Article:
There's nothing like a US presidential visit to spur news stories in the English language press about El Salvador. President Obama will visit El Salvador on March 22-23, and White House confirmed those plans Tuesday despite ongoing foreign and domestic crises. A number of publications have recently explored US-El Salvador relations.
In an article titled Testing Salvadoran Democracy, Carlos Rosales addresses the question "Why is Obama going to El Salvador" by describing the current political scene in the country. He attributes the visit, in part, to the political successes of Mauricio Funes: "Aside from obvious bilateral issues including public security and immigration, Obama’s decision could be a tip of the hat to El Salvador’s moderate leftist president."
The Brookings Institution web site features an article titled Prospects for President Obama's Meeting with President Funes of El Salvador. The article describes Obama's itinerary in the country:
President Obama is popular in El Salvador and his visit will be an all-absorbing national event. He will spend the evening on March 22 in the capital city meeting with leaders from business, labor and civil society before heading out to northern Salvador for a morning visit to rural communities that participate in integrated development projects. “Generating Opportunities” seeks to provide health clinics, scholarships to keep kids in school, job training and micro-credit programs. It should support current livelihoods for the communities and provide future employment opportunities within the country. These northern communities were the scene of military repression during the civil war and Obama’s visit to this area emphasizes reconstruction and reconciliation by a U.S. president, whose nation was allied with the Salvadoran army.The article concludes:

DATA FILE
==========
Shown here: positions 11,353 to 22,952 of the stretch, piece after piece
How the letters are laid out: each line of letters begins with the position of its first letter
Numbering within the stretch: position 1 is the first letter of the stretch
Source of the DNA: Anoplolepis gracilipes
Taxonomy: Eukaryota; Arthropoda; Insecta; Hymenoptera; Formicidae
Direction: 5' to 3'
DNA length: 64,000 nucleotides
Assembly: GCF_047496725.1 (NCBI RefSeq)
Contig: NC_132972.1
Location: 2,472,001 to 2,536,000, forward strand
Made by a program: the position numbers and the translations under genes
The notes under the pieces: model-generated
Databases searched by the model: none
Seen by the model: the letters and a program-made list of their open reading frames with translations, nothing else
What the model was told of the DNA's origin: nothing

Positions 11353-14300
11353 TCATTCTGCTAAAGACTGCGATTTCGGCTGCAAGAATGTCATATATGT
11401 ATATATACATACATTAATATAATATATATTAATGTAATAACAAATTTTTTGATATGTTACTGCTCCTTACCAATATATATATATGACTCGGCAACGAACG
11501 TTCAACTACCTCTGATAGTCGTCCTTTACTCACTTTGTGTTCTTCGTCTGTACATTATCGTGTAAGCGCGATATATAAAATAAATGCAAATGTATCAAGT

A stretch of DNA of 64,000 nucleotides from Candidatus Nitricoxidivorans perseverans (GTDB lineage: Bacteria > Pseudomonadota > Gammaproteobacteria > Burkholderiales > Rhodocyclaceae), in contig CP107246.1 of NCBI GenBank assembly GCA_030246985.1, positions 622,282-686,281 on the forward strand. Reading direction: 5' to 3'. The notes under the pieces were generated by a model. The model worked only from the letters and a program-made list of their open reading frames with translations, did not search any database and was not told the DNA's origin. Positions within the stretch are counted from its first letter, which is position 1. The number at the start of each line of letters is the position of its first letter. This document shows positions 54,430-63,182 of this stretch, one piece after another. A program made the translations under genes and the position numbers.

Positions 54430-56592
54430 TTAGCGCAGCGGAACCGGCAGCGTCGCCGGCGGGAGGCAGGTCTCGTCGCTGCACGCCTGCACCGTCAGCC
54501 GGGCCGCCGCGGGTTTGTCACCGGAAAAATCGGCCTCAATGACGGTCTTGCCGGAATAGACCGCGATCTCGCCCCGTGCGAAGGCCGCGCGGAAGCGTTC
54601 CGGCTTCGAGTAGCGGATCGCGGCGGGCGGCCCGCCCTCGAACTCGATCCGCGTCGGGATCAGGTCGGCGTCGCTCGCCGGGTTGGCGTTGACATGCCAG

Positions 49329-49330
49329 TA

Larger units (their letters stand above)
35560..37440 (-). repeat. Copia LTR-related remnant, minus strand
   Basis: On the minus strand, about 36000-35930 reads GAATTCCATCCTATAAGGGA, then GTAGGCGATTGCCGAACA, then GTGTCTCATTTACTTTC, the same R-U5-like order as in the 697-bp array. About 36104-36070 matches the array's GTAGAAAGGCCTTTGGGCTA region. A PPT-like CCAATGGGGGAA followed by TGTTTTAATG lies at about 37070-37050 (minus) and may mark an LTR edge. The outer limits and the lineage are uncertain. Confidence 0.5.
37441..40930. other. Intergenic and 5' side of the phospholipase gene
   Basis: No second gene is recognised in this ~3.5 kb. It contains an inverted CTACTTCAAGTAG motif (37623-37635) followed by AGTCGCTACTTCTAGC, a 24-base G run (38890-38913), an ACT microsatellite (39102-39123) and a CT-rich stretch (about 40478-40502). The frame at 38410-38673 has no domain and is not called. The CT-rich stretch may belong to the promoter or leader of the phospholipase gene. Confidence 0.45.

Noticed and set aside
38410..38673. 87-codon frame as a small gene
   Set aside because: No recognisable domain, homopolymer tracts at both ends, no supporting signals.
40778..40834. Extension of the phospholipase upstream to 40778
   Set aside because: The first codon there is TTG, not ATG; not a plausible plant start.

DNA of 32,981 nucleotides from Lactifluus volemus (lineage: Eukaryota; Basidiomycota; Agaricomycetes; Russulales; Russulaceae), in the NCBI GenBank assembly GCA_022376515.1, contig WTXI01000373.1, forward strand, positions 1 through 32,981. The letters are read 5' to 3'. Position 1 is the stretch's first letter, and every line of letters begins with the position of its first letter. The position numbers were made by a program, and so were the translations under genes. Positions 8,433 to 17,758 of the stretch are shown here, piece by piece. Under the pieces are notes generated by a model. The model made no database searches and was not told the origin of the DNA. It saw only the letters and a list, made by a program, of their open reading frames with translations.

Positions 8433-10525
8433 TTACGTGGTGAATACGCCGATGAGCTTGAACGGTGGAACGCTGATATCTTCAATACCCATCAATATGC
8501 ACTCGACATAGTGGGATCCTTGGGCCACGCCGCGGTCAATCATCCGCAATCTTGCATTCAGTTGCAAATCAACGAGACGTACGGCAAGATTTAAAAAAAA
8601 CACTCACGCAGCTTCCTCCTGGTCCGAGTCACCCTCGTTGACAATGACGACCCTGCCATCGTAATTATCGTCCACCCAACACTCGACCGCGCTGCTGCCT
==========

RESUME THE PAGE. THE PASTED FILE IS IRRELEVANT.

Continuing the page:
President Obama’s principal contribution is the U.S. demonstration of confidence to a nation that is consolidating its democratic institutions. Alternation to the leftist FMLN government was fraught with uncertainty, but Funes' capacity to achieve political stability places him in a position which American politicians fully understand and sympathize. By his visit, Obama is signaling assurance in the Funes government’s capacity to rebuild the economy, distribute wealth and contain the violence. We must hope that foreign investors will build upon this assurance to develop manufacturing plants, alternative energy production and agro-industrial businesses. If Funes builds upon the visit to attract new investment, El Salvador has an excellent chance of leading Central America toward greater prosperity.The Brookings Institution also put out another piece today with similar optimistic themes about this visit:
President Obama is clearly signaling that Funes will be his interlocutor of choice in Central America. A progressive yet pragmatic leader with good relations across the region, Funes has become the embodiment of a successful political transition in a country scared by a tragic political history. The fears that El Salvador’s political system would not be able to withstand the Left’s comprehensive electoral victory appear now entirely misplaced. Whatever problems the country may face now—and there are plenty—political instability does not seem to be one of them. As Obama visits Chile on the same trip, his stop in El Salvador implies recognition of the great strides that El Salvador has made in bringing about a modern vibrant democracy.In El Salvador what they want to hear about, says Hispanically Speaking News, is that the US will move towards immigration reform.
In what will be a very symbolic part of the trip, President Obama plans to visit the Metropolitan Cathedral in San Salvador and the crypt where Oscar Romero is buried, according to a White House briefing today. That visit will be the day before the 31st anniversary of Romero's assassination while saying mass.